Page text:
A prayer for the road

I often process slowly, so I was in my first semester of seminary (as I write this I realized it’s been 6 and a half years already!) and I had no idea why I was there.  I’d graduated college and felt like I kinda sorta should maybe go to seminary because I wanted to do something ministry related… maybe.  Maybe that could even be a pastor — though that desire and call was more audacious than I dared to believe. Truth be told, I was feeling pretty lost and unsure.   I found myself in a class everyone was required to take called ‘Vocation of Ministry’ that a Dr. Steve Harper was teaching.  I remember sitting there hearing this humble, grace and Spirit-filled man who was oozing of wisdom, speaking words that spoke to me on a level that I never had experienced anyone speaking on.  I remember him sharing the above prayer from Thomas Merton that affected me.  I distinctly remember sitting in that class and thinking  “This is where I’m supposed to be.”  As I reflect, I’m very thankful for that time of my life and the people in it — it was indeed the place I was supposed to be.

This prayer has spoken to me throughout the years.  It’s spoken to me in different ways and for different reasons and around different circumstances and roads.  This prayer has spoken again to me this new year.  The new year always makes me pensive.  It typically brings with it the sense of new roads, adventures, situations, emotions, and possibilities. Excitement and uncertainty. Dreams and fears.  So I share this prayer with you as one that I think is incredibly powerful and liberating — whether you know exactly where you’re going (or what you’re doing or feeling), you think you know, or you have no idea.  Rest in that God is ever with you this new year and always.

Esther

Advertisements

As another year leaves us…

As another year leaves us-

with its joys and sorrows,

its learnings and relearning,

its tear-soaked pillow

and new laugh lines,

its new friends,

strengthened relationships

and parting of ways,

its perspective and courage inducing,

its longing for justice and growing in patience,

its overindulgence and stubbornness,

its remembering of passion

and plain remembering,

its resurrection and

above all

the Grace within it.

 In all of it, and in the paradoxes, God, thank you for your presence.

 As a new year peeks in-

with its new mercies and opportunities,

its dreams,

its feather-covered hope,

its uncertainty and its certainty,

its continued longings for

justice,

happiness,

belonging,

and love,…

its anxiety,

its blessed assurance,

its courage exercises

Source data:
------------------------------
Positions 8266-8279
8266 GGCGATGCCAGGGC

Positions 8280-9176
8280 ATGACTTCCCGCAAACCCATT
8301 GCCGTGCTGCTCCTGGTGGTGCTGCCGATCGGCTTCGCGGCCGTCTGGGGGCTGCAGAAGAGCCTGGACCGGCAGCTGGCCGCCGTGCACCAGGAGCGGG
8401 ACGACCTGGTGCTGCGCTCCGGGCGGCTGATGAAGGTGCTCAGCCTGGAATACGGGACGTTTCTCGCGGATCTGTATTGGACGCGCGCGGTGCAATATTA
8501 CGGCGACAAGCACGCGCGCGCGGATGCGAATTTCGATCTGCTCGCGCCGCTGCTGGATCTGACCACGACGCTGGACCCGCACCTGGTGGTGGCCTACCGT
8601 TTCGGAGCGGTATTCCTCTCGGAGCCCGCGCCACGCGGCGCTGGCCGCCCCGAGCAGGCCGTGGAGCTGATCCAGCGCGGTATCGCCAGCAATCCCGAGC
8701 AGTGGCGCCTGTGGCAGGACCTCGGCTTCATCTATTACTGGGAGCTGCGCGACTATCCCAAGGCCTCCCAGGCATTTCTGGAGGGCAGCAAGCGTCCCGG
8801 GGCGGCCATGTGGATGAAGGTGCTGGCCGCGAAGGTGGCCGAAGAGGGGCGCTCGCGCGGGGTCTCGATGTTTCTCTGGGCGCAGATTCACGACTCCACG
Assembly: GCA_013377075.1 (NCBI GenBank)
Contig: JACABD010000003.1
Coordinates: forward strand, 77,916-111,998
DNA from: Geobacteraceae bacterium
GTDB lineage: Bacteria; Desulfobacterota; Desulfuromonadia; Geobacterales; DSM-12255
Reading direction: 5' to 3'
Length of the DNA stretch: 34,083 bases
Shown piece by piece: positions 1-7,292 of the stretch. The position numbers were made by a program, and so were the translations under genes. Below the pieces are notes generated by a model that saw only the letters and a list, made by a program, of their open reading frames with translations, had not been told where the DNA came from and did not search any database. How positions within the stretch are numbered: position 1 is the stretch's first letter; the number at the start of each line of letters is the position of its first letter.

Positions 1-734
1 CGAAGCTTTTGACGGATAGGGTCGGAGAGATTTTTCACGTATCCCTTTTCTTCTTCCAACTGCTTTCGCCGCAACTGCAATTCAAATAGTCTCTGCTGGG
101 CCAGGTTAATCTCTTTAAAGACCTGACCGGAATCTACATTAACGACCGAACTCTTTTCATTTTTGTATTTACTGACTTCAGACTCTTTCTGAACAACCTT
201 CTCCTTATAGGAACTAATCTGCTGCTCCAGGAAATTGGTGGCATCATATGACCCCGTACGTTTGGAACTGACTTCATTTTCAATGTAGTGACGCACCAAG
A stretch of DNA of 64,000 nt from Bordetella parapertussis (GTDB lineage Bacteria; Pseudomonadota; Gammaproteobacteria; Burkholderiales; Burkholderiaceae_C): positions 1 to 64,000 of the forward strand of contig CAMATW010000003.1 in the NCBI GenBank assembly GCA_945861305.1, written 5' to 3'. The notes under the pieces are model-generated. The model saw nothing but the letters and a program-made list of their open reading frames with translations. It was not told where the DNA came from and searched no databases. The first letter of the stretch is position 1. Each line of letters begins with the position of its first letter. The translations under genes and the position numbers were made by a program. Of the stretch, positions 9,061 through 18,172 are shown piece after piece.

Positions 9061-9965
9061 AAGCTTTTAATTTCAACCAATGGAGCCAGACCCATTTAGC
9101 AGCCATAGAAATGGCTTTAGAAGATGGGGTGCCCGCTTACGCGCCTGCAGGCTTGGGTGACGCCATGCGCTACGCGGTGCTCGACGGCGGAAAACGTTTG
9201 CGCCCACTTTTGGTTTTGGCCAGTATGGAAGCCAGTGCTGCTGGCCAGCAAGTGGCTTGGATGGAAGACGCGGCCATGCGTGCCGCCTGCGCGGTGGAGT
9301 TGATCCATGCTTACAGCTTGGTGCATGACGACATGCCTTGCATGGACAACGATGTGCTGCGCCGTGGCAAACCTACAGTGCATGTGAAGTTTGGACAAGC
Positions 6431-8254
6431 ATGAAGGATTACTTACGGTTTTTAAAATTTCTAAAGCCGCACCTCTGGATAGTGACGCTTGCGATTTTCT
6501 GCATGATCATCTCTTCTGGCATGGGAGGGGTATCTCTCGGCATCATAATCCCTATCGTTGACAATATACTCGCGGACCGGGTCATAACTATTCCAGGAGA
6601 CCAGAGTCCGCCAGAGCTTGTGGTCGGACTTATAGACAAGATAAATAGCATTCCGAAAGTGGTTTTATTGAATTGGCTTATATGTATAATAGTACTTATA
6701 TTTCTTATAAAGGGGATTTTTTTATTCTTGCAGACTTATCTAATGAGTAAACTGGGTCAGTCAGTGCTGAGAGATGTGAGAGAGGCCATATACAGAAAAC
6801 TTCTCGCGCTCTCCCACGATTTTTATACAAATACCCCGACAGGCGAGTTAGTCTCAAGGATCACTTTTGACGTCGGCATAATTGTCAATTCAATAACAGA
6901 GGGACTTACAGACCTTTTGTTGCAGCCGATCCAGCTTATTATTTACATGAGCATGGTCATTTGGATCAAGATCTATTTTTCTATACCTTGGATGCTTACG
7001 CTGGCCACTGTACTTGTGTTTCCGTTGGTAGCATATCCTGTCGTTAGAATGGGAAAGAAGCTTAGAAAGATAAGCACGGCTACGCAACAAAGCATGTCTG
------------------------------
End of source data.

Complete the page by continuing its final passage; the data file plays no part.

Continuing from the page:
and new adventures-

may there again be remembering-

always remembering.

May there again be resurrection-

always resurrection.

In all of it, and in the paradoxes, God, may you be present,

and thank you for Grace.

Amen.

 

Called to be Uncomfortable

Everything that I’ve done in my life so far that’s been worth doing initially made me uncomfortable. The magic happens outside of our comfort zones.

Going on mission trips to 2/3 World Countries — uncomfortable. My (ongoing) ordination process with the UMC — uncomfortable. Counseling — uncomfortable. Volunteering in a hospice — uncomfortable. Moving to the ghetto to minister — uncomfortable. Moving to a place where I knew no one — uncomfortable. Going to college, then seminary — uncomfortable. Being vulnerable in my preaching, speaking, etc.  — uncomfortable.  And other random, seemingly minor things which resulted in important relationships, all spawned out of discomfort.  (A lot of these things that are ongoing still may initially make me uncomfortable then ironically result in my feeling the most complete.)

Yes, even Scripture shows it.  I’m always amazed by how much the poor, orphans, widows, and foreigners/aliens are mentioned in the Old Testament (and yes, the poor, etc. are mentioned quite a bit in the New Testament as well), specifically to the people of Israel in the desert.  Wandering in the desert cannot mean the best of conditions or situations, but God consistently called the people to think beyond themselves and their comfort and to care for others — to be concerned with the care of others.   Poverty should make us uncomfortable. Injustice should make us uncomfortable. I love that! It tells us so much about what God is like, and about what habits are important for us.  Praying for our enemies is not comfortable.  Following God’s leading to places we did not plan is not comfortable.

Growth happens outside of your comfort zone. I’m convinced that God calls us to be uncomfortable. I really think we should worry if we are comfortable (which is not the same as content). Comfort is a place that can make stagnation easy.  Discomfort stretches us and provides opportunities to grow.